Brexit: Labour’s Lords leader pledges not to delay triggering of Article 50

Labour has tabled some amendments to the bill but says there will be no ‘ping-pong’

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Labour’s leader in the House of Lords has pledged not to hold up or “frustrate” the triggering of Article 50 – as the Government’s bill moves to the House of Lords for scrutiny.

The Bill going through Parliament at the moment is required to give the Government the power to start Brexit negotiations, which Theresa May has said she wants to do by the end of March.

Baroness [Angela] Smith pledged no “extended ping-ping” between the House of Commons and the House of Lords, but said peers would try to add “legitimate” amendments to the Bill. Labour’s peers have tabled a number of ideas they say could make the Brexit process run more efficiently, including the call for a meaningful vote on the final deal.

The Government has no majority in the House of Lords – a first for a Conservative government – meaning that it must rely on the support of peers from other parties and none to clear the way for its legislative programme.

Disagreements between the Lords and the Commons can sometimes lead to long delays in legislation being passed as the Bill is sent back and forth between the two houses. The Commons does, ultimately, have the ability to overrule the Lords, though this approach is only used as a last resort.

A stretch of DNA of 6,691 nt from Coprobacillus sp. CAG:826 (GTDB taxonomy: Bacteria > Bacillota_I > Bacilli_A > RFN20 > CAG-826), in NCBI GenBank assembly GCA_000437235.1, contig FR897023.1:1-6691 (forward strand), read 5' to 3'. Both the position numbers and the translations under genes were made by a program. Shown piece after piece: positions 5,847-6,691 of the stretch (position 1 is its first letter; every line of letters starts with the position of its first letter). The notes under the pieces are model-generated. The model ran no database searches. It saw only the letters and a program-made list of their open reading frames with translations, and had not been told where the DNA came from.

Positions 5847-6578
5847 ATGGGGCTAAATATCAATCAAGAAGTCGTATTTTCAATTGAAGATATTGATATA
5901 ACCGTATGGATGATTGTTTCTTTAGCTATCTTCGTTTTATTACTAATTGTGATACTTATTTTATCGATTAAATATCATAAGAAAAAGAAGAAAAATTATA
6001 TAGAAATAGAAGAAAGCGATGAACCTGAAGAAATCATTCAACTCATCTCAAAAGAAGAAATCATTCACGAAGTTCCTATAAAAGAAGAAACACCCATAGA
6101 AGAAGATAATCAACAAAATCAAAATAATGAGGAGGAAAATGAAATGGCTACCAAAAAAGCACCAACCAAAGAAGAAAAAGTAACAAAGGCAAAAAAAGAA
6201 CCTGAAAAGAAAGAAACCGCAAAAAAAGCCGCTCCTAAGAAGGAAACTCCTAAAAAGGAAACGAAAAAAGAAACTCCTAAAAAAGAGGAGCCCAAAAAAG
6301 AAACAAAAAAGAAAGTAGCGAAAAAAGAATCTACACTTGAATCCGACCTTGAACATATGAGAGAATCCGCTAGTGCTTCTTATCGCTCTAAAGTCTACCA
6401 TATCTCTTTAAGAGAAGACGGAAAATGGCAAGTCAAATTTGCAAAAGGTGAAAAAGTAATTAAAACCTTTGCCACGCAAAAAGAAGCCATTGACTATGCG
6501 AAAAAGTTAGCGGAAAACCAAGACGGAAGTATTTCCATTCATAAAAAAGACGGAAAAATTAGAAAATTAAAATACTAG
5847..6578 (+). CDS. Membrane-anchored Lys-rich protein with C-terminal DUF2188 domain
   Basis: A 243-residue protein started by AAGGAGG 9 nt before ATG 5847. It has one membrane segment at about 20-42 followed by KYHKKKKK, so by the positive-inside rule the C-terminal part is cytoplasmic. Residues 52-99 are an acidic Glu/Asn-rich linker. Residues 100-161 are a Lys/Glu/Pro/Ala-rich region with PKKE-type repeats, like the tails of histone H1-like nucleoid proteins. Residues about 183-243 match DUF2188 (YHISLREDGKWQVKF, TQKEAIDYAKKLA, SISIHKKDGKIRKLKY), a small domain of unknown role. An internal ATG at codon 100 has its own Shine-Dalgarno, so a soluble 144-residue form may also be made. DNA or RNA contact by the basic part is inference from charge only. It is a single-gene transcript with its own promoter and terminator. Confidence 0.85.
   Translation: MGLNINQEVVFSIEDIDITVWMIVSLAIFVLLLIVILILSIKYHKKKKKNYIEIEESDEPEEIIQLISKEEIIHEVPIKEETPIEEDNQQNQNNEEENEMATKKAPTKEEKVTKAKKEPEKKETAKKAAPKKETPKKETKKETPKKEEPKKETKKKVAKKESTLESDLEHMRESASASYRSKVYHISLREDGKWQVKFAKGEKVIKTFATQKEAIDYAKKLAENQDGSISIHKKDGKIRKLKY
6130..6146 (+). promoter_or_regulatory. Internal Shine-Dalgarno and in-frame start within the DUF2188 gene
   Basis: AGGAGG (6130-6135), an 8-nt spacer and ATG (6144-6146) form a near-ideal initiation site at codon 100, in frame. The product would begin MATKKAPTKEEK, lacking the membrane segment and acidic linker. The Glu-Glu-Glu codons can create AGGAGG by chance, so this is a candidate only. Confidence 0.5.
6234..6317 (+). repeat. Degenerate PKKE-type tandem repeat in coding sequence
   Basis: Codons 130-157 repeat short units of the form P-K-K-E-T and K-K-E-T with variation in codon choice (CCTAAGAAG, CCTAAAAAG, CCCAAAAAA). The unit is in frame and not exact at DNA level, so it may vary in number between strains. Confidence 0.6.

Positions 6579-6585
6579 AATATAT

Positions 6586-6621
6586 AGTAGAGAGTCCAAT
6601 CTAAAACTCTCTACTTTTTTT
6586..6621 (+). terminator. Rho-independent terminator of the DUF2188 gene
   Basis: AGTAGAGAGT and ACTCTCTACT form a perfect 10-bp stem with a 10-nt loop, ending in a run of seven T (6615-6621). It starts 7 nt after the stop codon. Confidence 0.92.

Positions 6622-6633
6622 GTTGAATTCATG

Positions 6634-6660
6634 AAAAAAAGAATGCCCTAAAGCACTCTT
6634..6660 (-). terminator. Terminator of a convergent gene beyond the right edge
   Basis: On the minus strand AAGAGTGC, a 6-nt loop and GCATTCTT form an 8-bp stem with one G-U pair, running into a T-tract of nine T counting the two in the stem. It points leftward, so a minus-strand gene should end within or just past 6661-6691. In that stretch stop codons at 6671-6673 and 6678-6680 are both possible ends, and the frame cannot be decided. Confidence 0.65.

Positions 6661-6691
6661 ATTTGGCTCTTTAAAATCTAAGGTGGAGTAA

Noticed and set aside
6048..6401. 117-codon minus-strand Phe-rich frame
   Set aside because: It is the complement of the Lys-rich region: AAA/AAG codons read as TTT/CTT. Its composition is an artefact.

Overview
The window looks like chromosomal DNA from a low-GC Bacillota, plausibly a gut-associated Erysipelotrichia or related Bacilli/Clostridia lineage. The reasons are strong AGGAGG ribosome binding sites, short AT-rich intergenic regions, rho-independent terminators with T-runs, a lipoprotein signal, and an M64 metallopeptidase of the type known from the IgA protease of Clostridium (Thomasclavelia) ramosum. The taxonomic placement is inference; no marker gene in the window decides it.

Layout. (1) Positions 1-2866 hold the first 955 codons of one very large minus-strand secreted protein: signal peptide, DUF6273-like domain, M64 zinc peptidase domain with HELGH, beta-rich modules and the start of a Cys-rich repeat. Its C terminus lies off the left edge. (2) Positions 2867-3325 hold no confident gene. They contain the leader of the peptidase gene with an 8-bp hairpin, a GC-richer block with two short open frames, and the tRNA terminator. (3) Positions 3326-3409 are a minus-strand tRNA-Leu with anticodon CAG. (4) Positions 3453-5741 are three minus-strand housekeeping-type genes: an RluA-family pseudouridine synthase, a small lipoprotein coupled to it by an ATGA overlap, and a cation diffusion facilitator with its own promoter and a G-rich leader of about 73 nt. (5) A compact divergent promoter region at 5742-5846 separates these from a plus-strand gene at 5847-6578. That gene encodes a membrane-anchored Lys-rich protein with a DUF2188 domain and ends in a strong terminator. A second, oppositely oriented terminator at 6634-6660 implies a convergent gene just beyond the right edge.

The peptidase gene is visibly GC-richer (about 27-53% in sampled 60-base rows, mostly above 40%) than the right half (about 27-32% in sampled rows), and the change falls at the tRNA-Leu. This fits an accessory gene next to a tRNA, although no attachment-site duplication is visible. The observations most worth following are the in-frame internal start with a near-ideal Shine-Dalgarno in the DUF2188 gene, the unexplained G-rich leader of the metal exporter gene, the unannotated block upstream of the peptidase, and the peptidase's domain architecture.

“We won’t frustrate, we’re not going to wreck, we’re not going to sabotage,” Baroness Smith told the BBC’s Sunday Politics programme. “We are going to do what David Davis calls our patriotic duty.

“We’ll scrutinise the bill, we’ve got amendments down. We’ve got eight down from the Labour party. We’ll look at those – it depends on the Government response really, whether or not we vote on those and how many of those we vote on.

“But there could be amendments asking the Commons to look at thing again – that’s what we normally do, it’s not the wrong thing to do.”

She continued: “I don’t see any extended ping-pong at all. I think what would happen is asking the Commons to think again on things is perfectly legitimate. After all, if you look at the issues we’re not talking about the outcome of the negotiations, we’re talking about the process.”

Some Conservatives, including former Brexit taskforce chief Oliver Letwin, have suggested that the House of Lords should be abolished if it holds up the process of triggering Article 50 later than March.

Speaking on the same programme on Sunday morning, Mr Letwin said it would be wrong to try to amend a bill that was only two clauses long because there was “nothing to scrutinise” in it.

MPs rejected all amendments to the Bill and passed it in its original form, despite attempts from Labour, Lib Dem and SNP MPs.

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